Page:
In case you hadn’t heard – the rules for when you need to file a Form1099 are changing. But forget about the future. Are you doing it right, right now?
Form 1099-MISC is the “catch-all” of the returns companies have to file. Unlike a W-2 for wages, or a 1099-INT for interest income paid, the 1099-MISC covers a variety of income you must report to the recipient (and the IRS). Most people think of the 1099-MISC as the form that you report any compensation a non-employee, such as a contractor, or for any non-corporation (i.e. a partnership or sole proprietor) to whom you have paid >$600 for their services (not for any good purchased). While this is true, this is not all.
• If you pay rent over $600 for the year, you need to file a 1099-MISC. This is not limited to just facilities rental, but also includes machine rentals.
• If you pay legal fees, you need to file a 1099-MISC. This applies regardless of whether or not the legal services were provided by a corporation or a non-corporation. If you paid legal fees – you need to file a 1099.
• And the one we see missed the most – if you pay your accountant more than $600, you better believe that you should be filing a form 1099-MISC for them.
The most commonly mistaken income that people think should get a 1099, but does not, is scholarship income. Unless the recipient is receiving that scholarship in exchange for their services (i.e. as a teachers aid, or researcher), the scholarship is not generally reported to the IRS.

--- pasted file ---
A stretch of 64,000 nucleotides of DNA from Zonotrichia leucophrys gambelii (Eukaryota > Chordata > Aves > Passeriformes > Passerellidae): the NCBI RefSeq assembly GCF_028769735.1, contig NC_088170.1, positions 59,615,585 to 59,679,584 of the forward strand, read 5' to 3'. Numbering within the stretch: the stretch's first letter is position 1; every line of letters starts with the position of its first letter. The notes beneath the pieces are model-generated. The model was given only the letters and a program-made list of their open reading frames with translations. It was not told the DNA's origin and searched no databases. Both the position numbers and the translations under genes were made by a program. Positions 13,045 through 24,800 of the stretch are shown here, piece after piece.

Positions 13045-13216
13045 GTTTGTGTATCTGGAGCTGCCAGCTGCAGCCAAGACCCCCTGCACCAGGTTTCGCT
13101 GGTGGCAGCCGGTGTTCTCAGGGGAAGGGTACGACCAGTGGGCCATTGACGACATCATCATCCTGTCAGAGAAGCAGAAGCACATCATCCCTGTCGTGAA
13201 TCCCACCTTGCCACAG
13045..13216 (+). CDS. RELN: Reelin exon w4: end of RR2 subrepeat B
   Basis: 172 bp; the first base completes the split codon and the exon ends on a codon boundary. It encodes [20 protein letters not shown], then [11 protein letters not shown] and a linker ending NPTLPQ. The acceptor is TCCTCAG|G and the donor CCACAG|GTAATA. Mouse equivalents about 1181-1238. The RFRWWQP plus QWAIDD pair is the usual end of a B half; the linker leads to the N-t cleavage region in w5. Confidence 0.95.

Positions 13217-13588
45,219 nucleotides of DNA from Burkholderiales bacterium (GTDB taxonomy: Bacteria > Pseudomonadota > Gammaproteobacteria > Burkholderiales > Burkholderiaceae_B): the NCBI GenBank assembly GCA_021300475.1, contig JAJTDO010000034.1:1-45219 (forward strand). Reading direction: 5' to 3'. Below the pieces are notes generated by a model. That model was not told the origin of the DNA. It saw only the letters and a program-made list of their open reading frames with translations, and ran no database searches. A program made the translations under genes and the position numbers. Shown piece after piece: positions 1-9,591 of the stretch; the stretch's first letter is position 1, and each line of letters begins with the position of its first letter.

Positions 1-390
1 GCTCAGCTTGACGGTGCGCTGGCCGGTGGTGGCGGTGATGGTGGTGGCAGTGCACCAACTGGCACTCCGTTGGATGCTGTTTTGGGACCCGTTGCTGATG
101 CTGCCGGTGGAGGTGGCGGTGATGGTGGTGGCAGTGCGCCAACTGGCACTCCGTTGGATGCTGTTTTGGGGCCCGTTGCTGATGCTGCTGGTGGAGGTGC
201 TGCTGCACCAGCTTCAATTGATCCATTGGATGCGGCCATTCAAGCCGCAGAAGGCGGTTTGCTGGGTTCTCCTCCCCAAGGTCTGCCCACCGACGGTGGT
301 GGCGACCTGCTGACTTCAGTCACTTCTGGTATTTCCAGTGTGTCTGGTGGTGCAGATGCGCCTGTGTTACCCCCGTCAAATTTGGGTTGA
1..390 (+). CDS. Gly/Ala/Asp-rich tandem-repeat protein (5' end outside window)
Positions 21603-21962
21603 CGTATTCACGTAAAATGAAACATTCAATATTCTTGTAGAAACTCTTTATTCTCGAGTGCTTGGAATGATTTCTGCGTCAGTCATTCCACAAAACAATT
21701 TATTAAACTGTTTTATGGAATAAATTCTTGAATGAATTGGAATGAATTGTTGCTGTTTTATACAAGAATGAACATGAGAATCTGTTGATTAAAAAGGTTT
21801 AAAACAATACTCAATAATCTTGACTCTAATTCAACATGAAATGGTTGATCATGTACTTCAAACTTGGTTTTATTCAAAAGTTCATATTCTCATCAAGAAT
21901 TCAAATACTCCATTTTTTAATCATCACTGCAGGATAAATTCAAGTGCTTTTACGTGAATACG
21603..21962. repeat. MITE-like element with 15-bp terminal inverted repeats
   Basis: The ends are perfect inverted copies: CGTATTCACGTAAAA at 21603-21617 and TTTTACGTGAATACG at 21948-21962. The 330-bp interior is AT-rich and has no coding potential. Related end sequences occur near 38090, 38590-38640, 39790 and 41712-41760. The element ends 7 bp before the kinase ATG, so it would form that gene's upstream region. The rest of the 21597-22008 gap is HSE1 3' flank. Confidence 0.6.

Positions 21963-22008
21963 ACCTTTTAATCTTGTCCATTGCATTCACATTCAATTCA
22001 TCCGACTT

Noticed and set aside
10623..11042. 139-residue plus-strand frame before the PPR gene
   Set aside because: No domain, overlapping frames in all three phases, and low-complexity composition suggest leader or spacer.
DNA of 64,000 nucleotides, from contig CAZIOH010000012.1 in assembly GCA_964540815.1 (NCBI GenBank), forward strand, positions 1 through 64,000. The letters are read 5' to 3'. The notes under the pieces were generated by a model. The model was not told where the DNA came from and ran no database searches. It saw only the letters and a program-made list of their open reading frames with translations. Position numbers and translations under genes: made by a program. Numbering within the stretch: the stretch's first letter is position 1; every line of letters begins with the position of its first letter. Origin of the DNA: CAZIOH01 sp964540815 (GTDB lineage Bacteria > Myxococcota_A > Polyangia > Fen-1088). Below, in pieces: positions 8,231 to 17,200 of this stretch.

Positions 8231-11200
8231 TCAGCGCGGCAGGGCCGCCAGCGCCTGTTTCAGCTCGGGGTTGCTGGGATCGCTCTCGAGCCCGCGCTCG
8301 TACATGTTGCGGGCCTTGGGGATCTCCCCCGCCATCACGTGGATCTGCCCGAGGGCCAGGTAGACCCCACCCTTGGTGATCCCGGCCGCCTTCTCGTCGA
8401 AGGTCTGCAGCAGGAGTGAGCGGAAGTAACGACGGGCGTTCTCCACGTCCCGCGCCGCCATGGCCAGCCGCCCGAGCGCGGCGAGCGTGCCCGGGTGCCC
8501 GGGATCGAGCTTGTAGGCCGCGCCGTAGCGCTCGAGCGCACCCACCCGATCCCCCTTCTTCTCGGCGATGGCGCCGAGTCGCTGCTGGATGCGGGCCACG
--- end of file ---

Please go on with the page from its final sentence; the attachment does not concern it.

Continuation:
The deadline to file Form 1099 and the cover page Form 1096 (similar to a W-3) is February 28 (though generally you need to provide it to the recipient by January 31), regardless of your fiscal year. And the penalties for late filing can be severe – $15 PER RETURN if they are filed <30 days late, $30 per return for >30 and < 6 months, and $50 per return anytime thereafter or for forms not filed.
And for those of you who read the first line about the rules changing – we have an upcoming post about the new changes, so stay tuned…
Disclaimer – the above is not intended to be a comprehensive overview of the tax forms. It is only a summary. Should you have any questions, or would like further advice for your specific situation be sure to contact your tax professional.
Katie Thomas, CPA